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[512] organized, a total of fifteen hundred men — were all the force we could place between St. Louis and an invading army of at least fifteen thousand mounted men, whose advance was within a day's march of the city. Meanwhile Brigadier-General Pike, ably seconded by Generals Wolfe and Miller, of the Enrolled Missouri militia, had assembled and armed skeletons of the First, Second, Third, Fifth, Sixth, Seventh, Tenth, Eleventh, Thirteenth, and Fifty-second regiments of enrolled militia. The Mayor and others, under the direction of the Hon. B. Gratz Brown and Major Ledergerber, organized the citizens exempt from militia duty, who volunteered for the defence of the city, into companies and regiments, numbering, by the thirtieth, some four or five thousand men. The One Hundred and Thirty-second, One Hundred and Thirty-fourth, One Hundred and Thirty-eighth, One Hundred and Fortieth, and One Hundred and Forty-second Illinois hundred-day volunteers also began to arrive on the thirtieth, and were all in by October first, and formed into a brigade, under Colonel Wangelin, for the immediate defence of the city, beyond which they did not wish to serve, as all of them were out over time, and many having desirable offers as substitutes.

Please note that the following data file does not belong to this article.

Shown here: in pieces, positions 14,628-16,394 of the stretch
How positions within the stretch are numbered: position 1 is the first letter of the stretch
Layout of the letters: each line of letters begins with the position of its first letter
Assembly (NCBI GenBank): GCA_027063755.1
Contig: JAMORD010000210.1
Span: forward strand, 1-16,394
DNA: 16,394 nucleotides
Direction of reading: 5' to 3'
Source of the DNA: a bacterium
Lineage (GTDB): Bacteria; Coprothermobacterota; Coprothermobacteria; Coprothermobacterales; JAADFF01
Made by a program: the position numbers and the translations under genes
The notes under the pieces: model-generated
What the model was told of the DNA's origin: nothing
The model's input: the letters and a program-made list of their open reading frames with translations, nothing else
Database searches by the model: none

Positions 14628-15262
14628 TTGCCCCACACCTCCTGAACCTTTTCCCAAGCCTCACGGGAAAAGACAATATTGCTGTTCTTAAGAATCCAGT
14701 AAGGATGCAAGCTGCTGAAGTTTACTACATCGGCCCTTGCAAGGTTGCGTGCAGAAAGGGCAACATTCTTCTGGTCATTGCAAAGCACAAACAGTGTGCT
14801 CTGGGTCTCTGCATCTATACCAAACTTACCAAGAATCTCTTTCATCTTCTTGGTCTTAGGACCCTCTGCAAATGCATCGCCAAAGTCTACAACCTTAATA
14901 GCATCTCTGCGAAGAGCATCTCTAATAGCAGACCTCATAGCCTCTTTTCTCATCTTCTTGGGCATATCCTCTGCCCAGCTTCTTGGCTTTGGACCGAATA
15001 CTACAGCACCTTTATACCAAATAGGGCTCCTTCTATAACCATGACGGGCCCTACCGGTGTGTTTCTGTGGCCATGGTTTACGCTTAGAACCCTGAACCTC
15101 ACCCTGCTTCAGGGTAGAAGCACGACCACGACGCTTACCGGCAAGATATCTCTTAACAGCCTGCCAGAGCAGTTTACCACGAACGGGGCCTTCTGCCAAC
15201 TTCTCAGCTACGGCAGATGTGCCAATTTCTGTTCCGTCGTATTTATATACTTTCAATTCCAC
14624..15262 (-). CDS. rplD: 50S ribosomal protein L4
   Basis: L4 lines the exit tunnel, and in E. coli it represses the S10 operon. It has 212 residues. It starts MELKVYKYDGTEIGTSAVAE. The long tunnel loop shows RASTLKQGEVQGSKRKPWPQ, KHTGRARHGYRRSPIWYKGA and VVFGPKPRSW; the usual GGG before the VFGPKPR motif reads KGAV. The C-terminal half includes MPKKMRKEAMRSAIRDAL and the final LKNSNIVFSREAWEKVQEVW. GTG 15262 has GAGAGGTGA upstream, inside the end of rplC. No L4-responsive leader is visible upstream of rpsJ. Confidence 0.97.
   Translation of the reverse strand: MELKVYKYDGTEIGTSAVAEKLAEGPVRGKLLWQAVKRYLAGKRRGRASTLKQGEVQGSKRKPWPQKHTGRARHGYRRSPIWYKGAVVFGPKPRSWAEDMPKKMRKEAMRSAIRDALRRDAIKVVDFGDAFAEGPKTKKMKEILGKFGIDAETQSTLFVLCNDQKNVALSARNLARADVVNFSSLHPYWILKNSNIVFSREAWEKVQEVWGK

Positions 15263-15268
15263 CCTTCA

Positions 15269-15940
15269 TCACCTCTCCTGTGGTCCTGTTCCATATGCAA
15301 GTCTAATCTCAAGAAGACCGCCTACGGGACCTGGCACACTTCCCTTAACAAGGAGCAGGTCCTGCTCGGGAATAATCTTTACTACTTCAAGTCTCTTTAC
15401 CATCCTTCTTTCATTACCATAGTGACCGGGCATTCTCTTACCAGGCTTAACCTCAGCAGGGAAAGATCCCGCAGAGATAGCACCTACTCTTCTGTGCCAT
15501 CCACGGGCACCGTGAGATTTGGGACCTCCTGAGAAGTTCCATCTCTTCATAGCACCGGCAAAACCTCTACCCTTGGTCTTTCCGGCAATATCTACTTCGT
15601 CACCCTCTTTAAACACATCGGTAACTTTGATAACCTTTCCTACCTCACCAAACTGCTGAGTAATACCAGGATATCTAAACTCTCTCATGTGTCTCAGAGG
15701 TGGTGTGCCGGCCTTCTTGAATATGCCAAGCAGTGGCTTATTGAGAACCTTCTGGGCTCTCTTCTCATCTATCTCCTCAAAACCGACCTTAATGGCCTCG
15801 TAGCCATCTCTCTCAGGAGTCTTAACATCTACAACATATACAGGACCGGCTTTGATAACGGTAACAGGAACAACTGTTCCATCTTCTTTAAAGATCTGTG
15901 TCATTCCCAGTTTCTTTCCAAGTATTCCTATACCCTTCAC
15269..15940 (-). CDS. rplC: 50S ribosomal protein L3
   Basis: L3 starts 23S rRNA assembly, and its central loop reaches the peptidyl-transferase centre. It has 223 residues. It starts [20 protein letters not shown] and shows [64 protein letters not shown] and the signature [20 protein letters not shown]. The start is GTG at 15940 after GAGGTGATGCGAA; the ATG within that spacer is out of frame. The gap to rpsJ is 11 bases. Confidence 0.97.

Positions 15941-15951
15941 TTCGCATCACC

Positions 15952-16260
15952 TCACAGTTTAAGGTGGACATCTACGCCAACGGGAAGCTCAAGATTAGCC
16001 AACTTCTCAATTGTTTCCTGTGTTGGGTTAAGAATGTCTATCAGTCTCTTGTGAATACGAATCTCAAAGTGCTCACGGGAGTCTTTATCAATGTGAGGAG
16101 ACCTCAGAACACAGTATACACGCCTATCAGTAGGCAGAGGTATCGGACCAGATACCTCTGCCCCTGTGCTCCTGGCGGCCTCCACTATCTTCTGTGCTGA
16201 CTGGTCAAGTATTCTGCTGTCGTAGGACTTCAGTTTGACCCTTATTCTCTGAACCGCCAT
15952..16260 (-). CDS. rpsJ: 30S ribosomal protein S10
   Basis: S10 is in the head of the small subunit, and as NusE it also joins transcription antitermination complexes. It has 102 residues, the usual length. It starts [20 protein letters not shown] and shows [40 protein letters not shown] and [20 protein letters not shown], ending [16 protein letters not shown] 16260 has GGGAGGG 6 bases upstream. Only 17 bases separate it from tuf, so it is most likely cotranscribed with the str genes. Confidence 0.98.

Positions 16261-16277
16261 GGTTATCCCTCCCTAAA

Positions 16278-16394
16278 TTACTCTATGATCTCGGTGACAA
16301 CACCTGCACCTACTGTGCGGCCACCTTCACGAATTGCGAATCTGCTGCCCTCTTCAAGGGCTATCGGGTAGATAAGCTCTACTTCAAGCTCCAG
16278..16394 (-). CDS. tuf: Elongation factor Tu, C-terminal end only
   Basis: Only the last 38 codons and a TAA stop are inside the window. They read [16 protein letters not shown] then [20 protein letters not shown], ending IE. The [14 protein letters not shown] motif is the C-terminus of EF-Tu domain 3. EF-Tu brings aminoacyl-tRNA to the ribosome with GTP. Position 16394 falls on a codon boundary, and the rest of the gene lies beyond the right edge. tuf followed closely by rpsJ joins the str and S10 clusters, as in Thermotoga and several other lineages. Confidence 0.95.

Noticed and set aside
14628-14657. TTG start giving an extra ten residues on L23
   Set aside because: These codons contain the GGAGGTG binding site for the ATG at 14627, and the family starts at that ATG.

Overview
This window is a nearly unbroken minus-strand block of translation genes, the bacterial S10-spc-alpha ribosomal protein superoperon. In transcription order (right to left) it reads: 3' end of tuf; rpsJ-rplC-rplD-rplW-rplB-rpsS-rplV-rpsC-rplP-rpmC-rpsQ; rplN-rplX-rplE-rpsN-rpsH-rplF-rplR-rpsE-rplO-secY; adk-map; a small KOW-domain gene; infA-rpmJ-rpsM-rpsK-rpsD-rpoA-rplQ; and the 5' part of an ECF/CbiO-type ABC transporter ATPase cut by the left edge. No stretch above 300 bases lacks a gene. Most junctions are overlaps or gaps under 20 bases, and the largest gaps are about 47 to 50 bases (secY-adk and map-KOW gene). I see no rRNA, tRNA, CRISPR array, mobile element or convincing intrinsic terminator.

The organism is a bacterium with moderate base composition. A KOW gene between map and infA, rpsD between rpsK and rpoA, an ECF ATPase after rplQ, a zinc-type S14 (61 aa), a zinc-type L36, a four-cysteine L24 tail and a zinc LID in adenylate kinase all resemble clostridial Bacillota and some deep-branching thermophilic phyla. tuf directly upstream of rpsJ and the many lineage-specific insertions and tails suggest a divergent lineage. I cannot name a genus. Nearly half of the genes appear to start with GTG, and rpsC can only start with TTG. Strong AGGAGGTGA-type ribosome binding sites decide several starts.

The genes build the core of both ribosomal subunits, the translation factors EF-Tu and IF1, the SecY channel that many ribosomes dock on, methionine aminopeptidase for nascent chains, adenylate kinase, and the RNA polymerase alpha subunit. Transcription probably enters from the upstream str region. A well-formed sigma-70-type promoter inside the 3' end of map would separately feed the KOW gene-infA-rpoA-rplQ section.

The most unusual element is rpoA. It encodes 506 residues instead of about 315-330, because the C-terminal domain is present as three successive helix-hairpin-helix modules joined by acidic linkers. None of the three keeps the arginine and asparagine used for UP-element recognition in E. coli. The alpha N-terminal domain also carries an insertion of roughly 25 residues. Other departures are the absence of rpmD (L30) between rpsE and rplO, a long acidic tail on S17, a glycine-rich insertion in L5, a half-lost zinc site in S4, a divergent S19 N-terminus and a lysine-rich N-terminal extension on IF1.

The enemy, moving up by Potosi, seemed to halt at Richwoods, about four miles south-west of St. Louis, in the hills between Big River and the Meramec, as if concentrating for an attack on the city. This appeared the more possible from the magnitude of his interest in it, and the fact that he did not show much force in the Meramec valley, even on the thirtieth. On that day Major-General Smith was ordered to occupy Kirkwood, which commands the Richwoods road and crossing of the Meramec to St. Louis, his cavalry to reconnoitre south and west, Colonel Merrill going as far as Franklin.

General Fisk, previously ordered to join General Brown with all his available force, reached and reported from Jefferson City to-day. At the close of it, news came that a brigade of rebel cavalry had burned the Moselle bridge, and were moving north toward Franklin. General Smith was ordered to send a brigade of infantry to support the cavalry at that point, and on the first of October Colonel Wolfe, with his brigade, reached Franklin, and, after a sharp skirmish, drove the enemy from the place, but not until he had burned the depot.